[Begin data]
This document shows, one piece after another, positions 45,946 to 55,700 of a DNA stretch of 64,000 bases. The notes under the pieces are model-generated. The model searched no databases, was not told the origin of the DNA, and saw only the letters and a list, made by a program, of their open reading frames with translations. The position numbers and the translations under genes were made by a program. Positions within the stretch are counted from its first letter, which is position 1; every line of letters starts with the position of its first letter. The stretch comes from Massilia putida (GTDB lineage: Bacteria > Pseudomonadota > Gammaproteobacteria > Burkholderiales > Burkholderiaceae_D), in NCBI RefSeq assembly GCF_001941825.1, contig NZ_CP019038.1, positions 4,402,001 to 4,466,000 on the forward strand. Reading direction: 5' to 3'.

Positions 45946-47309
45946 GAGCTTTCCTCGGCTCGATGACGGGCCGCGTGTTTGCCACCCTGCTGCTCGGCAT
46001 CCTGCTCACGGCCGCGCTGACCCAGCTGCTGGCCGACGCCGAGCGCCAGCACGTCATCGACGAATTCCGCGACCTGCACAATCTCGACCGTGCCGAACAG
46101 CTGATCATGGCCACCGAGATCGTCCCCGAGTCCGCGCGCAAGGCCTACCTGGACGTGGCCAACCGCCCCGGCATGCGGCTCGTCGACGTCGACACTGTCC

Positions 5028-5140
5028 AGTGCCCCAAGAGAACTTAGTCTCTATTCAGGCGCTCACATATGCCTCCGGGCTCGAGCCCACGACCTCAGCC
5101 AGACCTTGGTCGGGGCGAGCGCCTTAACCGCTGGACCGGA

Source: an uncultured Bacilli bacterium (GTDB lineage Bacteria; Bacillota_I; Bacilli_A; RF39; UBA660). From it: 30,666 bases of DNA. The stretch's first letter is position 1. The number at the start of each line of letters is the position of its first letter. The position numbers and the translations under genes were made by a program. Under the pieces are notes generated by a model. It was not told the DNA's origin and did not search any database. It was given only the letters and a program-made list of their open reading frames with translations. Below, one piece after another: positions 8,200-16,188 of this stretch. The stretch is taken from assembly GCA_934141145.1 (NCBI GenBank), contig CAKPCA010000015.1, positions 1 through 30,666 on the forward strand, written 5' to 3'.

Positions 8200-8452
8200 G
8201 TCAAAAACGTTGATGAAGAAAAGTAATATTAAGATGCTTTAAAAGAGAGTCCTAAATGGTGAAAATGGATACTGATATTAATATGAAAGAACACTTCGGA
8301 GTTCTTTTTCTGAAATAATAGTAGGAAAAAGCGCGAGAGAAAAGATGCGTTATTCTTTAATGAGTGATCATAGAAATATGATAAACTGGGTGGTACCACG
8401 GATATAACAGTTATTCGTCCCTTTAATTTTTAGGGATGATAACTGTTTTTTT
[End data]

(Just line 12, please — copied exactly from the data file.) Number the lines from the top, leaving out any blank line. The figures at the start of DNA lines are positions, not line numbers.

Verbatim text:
8201 TCAAAAACGTTGATGAAGAAAAGTAATATTAAGATGCTTTAAAAGAGAGTCCTAAATGGTGAAAATGGATACTGATATTAATATGAAAGAACACTTCGGA